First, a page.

Now, Sharma went on, we’re more scared and vigilant. “The upside is less lost kids; the downside is, I think kids then start to absorb that fear and that anxiety, and also don’t know how to cope with a situation where they find themselves on their own with a problem in front of them.”

Think what teary-then-cheery Wayne Malley has in his memory bank, 50-something years later: that time when he once was lost but then was found, to sort of quote another ancient and powerful song.

Most of us remember something similar — a time when we were lost or scared but everything ended up fine. Why do those memories stay with us? Because they’re so emotional, of course, but also foundational: Something that seemed so wrong ended up just right. Something that we couldn’t possibly handle ... we handled nonetheless. What an important, empowering lesson to carry in our hearts.

Today’s kids get scant chance to realize things are less terrifying and impossible than they fear they are, and less chance to rise to a scary occasion. Heck, we barely let them trick-or-treat without a motorcade.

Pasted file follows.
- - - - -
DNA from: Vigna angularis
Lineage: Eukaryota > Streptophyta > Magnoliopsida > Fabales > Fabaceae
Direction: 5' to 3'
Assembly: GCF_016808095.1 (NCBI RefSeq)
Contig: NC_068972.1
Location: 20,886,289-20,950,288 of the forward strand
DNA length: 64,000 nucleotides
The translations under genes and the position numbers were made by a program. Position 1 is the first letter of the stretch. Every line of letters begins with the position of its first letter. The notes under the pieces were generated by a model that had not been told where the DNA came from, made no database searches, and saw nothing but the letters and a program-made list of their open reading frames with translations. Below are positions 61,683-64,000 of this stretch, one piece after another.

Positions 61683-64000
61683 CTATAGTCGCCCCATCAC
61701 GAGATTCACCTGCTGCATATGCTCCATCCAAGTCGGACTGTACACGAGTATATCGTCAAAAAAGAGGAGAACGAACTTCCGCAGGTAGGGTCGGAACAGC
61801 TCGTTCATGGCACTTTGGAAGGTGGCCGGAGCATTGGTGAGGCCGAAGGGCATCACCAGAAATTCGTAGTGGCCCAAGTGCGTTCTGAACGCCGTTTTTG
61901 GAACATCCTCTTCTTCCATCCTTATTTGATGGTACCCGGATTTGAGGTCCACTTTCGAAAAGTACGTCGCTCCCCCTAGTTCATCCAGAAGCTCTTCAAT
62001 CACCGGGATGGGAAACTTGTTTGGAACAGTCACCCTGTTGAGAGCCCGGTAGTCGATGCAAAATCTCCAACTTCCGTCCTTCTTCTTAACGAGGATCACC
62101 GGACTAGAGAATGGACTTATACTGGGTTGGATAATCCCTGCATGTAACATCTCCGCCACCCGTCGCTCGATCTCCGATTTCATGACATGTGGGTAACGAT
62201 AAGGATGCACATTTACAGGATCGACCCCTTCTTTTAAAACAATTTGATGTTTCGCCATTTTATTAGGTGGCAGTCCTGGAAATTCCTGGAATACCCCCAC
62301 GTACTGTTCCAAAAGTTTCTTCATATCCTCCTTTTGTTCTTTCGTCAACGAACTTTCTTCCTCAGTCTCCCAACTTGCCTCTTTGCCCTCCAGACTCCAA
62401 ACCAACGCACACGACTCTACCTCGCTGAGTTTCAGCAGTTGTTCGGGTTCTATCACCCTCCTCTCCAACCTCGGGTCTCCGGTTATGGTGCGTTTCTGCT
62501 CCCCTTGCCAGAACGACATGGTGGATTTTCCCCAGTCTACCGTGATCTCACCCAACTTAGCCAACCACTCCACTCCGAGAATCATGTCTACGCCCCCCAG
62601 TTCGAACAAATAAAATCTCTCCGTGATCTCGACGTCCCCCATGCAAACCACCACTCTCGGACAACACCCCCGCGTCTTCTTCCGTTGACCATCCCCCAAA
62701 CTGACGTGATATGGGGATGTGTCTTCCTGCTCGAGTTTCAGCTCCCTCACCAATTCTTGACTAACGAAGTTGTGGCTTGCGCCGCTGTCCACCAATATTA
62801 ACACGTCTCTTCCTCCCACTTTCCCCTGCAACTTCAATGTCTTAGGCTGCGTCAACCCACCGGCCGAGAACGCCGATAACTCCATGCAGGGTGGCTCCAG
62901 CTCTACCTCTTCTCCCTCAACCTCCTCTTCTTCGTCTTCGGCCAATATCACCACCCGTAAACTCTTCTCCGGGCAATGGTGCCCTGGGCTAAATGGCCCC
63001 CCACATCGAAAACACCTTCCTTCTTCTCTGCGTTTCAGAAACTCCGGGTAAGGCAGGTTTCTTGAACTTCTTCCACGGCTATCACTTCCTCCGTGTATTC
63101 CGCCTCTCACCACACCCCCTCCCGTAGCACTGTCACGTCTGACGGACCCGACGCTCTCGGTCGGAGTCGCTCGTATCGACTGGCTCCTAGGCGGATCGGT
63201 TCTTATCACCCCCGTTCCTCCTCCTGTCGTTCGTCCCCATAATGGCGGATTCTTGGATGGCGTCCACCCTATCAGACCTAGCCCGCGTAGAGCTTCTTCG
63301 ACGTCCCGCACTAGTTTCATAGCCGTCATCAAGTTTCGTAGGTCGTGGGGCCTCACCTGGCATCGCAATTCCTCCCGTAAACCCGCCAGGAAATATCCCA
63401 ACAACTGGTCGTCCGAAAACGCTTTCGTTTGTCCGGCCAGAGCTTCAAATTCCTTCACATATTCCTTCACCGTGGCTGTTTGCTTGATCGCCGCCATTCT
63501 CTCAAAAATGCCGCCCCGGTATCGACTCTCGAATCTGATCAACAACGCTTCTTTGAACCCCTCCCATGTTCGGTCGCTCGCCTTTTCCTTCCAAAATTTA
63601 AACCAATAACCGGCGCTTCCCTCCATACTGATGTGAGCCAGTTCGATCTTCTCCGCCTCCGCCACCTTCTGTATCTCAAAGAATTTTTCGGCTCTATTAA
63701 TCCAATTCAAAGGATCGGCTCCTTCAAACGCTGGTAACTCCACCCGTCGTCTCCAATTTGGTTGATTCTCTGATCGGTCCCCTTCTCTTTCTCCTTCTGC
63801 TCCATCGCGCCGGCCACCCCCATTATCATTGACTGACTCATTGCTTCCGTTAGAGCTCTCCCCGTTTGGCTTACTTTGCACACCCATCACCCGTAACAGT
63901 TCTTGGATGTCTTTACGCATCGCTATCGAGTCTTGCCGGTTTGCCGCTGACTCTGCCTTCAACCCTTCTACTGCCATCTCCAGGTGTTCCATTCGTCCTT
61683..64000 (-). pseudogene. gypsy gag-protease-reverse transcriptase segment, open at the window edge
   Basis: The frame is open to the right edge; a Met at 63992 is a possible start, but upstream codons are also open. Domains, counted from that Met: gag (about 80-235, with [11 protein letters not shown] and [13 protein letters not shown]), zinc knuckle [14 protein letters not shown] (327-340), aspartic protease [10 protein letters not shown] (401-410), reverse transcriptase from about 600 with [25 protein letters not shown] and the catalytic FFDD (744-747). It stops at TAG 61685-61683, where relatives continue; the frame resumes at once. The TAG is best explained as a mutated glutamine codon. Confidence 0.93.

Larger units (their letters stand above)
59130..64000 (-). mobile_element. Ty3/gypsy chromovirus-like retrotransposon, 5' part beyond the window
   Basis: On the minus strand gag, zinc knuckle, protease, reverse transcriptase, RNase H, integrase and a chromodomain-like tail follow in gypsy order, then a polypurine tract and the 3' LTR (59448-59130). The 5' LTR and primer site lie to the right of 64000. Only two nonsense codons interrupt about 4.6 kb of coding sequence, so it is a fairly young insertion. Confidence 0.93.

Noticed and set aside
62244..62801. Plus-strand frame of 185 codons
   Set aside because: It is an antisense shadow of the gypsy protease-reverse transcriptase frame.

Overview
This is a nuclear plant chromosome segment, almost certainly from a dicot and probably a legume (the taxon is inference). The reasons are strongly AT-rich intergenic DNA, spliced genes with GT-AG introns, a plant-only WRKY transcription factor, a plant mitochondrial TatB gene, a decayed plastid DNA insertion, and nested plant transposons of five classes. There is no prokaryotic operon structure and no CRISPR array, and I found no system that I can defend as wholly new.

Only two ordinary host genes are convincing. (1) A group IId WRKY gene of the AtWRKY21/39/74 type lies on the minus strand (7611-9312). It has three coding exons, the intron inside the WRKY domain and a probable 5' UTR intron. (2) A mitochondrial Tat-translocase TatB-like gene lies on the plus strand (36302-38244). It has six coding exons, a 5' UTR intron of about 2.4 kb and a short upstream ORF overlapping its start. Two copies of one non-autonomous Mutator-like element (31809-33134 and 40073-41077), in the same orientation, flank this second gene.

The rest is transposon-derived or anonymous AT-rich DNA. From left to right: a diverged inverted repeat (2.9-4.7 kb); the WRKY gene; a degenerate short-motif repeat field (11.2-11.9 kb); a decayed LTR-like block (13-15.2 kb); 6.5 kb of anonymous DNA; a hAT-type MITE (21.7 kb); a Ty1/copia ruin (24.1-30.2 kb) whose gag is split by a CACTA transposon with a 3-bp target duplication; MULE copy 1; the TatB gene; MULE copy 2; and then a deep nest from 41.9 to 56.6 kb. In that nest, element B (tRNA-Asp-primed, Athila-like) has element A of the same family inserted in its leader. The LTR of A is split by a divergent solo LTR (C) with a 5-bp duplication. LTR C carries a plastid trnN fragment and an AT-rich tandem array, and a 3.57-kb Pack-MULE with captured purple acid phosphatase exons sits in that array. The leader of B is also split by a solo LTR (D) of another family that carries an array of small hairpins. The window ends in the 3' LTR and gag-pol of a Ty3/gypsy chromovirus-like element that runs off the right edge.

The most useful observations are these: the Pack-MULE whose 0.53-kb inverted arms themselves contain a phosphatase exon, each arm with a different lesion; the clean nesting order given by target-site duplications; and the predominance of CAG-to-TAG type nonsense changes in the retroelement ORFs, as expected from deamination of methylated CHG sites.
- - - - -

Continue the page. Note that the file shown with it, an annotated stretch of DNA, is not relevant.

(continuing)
So, oh, dear, what can the matter be now?

Johnny’s GPS’d at the fair.

Lenore Skenazy is president of Let Grow, founder of Free-Range Kids and author of “Has the World Gone Skenazy?” To learn more about Lenore Skenazy (lskenazy@yahoo.com) and read features by other Creators Syndicate writers and cartoonists, visit the Creators Syndicate webpage at www.creators.com.

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A small outbreak of coronavirus at a Fry Foods plant in Weiser gives a prime example of the importance of testing for COVID-19. More than that, it represents a warning shot across the bow of potential pitfalls if we don’t reopen our economy the right way.

As we tiptoe through Stage 2 of Gov. Brad Little’s phased reopening plan and approach a more robust Stage 3, it’s going to become even more important that we take the necessary steps to prevent future outbreaks.

And there will be future outbreaks.

The fact remains that the novel coronavirus that causes COVID-19 is still out there. It’s ready to strike again, and without a vaccine, it remains a potentially destructive and fatal disease.

Aggressive and quick testing remains one of the key elements — perhaps the most important element — of controlling outbreaks at this point.